Up Here Photo Contest
Categories: Grand Prize; Science & Nature; Travel & Adventure; Arts & Culture; People & History
Deadline: October 15, 2014
Prizes: $1500-worth of camera gear for Grand Prize winner; subscriptions for winners in each of 4 categories; publication
Entry Fee: None
Detailshttp://uphere.ca/photocontest

Did we miss one? Send us a note or hail us on Twitter @MagAwards. We’ll update this post throughout the fall as more contests are announced. Find more awards, prizes and contests for magazine journalism on the Awards and Contests pages of this blog.

To see what’s on the horizon for 2015, check out:
Your Guide to Winter/Spring Magazine Writing Contests
Your Guide to Summer Magazine Writing Contests

For a comprehensive guide to submitting to literary publications in Canada, check out:
A Writer’s Guide to Canadian Literary Magazines

Hat tip re the cartoon to NMA winner David Hayes.

Your Guide to Summer 2014 Magazine Writing Contests

If this year’s National Magazine Awards taught us anything, it’s that devoting yourself passionately to literary excellence has its rewards. Kim Jernigan, longtime editor of The New Quarterly, said as much when she accepted her Foundation Award for Outstanding Achievement. “When it comes to matters literary, it is better to follow your own instincts than to give the reader what you presume she wants… Perseverance counts.”

Also, this nugget of wisdom: “Caring deeply about literature is not at odds with a sense of fun.”

Apropos of which, we present our annual Summer Guide to Canadian magazine writing contests.

As always, the list below may be incomplete. Leave a comment here or pull us aside on Twitter @MagAwards #WritingContest if you know of any we missed.

 

One Throne Joust 24-Hour Writing Contest
Sections: Short (750-word) fiction
Deadline: June 25, 2014 (competition is held on June 28)
Prize: Half the pot to the winner; publication for the top 3
Entry Fee: $20
Detailshttp://www.onethrone.com/#!joust/c19mu

The Walrus Poetry Prize
Sections: Poetry, juried prize and people’s choice prize
Deadline: June 30, 2014
Prize: $4000 and publication (juried winner); $1000 and publication (people’s choice winner)
Entry Fee: $25 (includes subscription)
Detailshttp://thewalrus.ca/projects/poetry-prize/

Alberta Views Short Story Contest
Section: Fiction
Deadline: June 30, 2014
Prize: $$1000 + publication (winner)
Entry Fee: $30 (includes subscription)
Detailshttps://www.albertaviews.ab.ca/contests/

Antigonish Review Great Blue Heron Poetry Prize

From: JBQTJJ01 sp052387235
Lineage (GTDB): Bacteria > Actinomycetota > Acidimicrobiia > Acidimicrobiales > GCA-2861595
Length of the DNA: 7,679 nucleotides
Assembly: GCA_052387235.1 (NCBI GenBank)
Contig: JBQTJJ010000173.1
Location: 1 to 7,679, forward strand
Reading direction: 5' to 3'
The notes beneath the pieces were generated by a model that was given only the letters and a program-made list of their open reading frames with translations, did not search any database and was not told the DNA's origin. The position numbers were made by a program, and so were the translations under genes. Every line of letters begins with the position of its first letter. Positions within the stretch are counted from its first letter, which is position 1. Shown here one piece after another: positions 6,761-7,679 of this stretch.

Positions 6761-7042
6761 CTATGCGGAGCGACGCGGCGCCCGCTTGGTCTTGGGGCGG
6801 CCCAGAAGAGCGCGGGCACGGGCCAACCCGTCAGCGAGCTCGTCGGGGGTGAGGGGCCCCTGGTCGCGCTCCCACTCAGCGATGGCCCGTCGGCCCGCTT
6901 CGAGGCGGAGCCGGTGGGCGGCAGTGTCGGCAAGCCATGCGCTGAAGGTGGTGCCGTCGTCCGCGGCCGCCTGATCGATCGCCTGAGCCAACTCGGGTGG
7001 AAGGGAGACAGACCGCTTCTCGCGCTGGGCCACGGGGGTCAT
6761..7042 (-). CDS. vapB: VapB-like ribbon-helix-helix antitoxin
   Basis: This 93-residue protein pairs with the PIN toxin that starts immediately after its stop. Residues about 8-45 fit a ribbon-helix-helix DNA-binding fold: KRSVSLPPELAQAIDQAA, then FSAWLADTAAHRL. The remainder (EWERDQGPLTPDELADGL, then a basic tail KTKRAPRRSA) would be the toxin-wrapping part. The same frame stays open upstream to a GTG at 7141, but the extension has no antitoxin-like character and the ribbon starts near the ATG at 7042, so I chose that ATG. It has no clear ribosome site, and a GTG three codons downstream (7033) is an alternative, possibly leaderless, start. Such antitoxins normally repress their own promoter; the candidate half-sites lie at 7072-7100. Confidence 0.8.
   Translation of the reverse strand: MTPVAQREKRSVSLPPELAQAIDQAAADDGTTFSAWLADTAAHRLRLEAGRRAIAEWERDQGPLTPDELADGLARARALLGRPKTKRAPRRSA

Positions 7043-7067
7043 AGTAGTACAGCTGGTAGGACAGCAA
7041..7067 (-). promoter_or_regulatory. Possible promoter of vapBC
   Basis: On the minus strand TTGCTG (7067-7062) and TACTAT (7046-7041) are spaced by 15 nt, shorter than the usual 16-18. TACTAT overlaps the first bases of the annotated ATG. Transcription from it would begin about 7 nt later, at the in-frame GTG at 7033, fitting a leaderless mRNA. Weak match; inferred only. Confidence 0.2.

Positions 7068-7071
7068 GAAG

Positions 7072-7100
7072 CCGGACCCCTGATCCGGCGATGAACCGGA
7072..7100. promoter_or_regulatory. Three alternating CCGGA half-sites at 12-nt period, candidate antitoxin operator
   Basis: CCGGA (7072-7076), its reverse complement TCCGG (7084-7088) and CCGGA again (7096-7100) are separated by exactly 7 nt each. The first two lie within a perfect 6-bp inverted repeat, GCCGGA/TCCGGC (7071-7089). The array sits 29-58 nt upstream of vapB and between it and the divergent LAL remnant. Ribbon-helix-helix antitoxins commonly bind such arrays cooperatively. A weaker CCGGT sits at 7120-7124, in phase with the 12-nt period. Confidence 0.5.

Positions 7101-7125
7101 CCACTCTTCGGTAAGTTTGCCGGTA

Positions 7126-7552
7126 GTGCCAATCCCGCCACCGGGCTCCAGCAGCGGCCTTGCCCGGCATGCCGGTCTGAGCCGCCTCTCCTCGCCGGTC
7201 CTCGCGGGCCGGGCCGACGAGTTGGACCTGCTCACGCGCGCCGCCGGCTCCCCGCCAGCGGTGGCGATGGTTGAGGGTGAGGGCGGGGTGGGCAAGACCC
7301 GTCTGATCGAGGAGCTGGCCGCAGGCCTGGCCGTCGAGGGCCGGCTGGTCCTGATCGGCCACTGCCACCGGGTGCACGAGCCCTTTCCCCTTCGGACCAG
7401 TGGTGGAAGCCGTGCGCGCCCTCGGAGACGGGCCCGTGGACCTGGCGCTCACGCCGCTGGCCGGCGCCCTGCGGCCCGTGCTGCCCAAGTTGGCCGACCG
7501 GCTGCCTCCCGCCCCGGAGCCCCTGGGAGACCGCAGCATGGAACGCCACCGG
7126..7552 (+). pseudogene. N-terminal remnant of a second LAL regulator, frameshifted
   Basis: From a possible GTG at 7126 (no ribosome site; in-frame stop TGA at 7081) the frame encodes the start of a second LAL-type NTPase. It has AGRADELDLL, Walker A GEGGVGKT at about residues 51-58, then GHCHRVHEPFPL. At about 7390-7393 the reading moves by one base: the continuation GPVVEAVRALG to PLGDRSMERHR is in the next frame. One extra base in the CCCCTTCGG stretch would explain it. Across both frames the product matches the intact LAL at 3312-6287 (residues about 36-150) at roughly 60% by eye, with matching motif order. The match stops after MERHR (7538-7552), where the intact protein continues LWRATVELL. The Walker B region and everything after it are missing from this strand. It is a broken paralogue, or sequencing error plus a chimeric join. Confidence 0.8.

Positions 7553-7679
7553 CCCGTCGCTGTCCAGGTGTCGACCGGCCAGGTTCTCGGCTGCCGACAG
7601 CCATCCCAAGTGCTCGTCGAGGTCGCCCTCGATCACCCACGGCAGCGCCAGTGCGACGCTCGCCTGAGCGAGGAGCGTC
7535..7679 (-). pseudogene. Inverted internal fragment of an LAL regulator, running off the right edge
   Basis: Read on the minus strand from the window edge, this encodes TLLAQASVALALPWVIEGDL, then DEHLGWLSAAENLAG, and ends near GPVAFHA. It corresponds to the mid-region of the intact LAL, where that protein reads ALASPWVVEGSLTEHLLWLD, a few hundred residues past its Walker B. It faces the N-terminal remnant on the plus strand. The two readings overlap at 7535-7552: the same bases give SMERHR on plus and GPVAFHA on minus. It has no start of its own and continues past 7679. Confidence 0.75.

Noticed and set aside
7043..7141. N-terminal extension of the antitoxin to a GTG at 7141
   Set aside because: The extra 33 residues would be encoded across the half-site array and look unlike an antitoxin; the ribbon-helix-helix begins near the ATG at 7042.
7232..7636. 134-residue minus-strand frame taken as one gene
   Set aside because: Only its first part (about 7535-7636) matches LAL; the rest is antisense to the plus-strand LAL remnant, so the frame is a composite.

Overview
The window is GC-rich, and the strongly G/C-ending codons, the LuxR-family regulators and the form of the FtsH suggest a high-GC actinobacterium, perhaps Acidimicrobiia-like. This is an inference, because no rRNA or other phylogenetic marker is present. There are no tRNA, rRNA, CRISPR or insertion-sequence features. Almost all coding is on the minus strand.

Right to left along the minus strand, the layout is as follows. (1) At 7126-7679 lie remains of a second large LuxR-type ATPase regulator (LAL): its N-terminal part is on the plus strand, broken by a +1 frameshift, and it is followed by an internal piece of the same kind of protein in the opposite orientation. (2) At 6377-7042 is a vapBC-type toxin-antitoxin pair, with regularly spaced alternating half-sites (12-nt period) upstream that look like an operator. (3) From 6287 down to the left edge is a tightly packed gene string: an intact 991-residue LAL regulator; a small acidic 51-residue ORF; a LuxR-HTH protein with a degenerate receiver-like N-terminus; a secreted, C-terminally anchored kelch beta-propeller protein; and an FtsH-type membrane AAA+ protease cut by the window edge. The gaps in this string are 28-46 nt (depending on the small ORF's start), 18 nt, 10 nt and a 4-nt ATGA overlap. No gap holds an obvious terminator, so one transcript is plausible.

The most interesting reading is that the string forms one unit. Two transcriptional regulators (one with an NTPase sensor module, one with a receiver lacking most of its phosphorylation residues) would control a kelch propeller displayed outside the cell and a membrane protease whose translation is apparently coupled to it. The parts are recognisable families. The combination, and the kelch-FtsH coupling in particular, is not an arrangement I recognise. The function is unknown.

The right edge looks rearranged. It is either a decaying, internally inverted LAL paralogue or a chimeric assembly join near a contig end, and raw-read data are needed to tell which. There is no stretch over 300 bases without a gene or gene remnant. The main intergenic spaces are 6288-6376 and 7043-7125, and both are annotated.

Sections: Poetry
Deadline: June 30, 2014
Prize: $600 (1st); $400 (2nd); $200 (3rd); publication
Entry Fee: $25 (includes subscription)
Detailshttp://www.antigonishreview.com/

Matrix Magazine LitPop Awards
Sections: Poetry; Fiction; Creative Nonfiction
Deadline: July 1, 2014
Prize: For winners in each section, round-trip ticket and accommodation to POP Montreal Festival in September; publication in Matrix
Entry Fee: $25
Detailshttp://www.matrixmagazine.org/litpop/

Vallum Award for Poetry 2014
Section: Poetry
Deadline: July 15, 2014
Prize: $750 (1st); $250 (2nd); publication
Entry Fee: $25; includes subscription
Detailshttp://www.vallummag.com/contestrules.html

Tethered by Letters Writing Contests
Section
: Poetry; Short Fiction; “Flash Fiction”
Deadline: July 15, 2014
Prize: $250 (Short Fiction winner); $50 (Flash Fiction winner); $100 (Poetry winner); publication
Entry Fee: $4-12, depending on category and entries
Detailshttp://tetheredbyletters.com/submissions/contest-submission
Note: Tethered by Letters is a US literary journal but its writing contests are open to Canadian writers; hence we have included it here.

Malahat Review Constance Rooke Nonfiction Prize
Sections: Creative nonfiction
Deadline: August 1, 2014
Prize: $1000; publication in Malahat Review; interview with winning author
Entry Fee: $35 (includes subscription); $15 for additional entries
Detailshttp://web.uvic.ca/malahat/contests/creative_non-fiction_prize/info.html

Passion Poetry Contributor’s Contest
Section: Poetry
Deadline: August 1, 2014
Prize: $100 (1st); $50 (2nd); $25 (3rd); publication
Entry Fee: $5; includes issue of magazine
Detailshttp://www.passionpoetrymag.com/#/contest/4583551123

Northern Public Affairs Emerging Northern Writers Fund
Sections: Essays, Fiction, Poetry, Visual Arts
Deadline: August 1, 2014
Prize: 3 awards of up to $200 each
Entry Fee: None
Details: northernpublicaffairs.ca

Up Here Sally Manning Award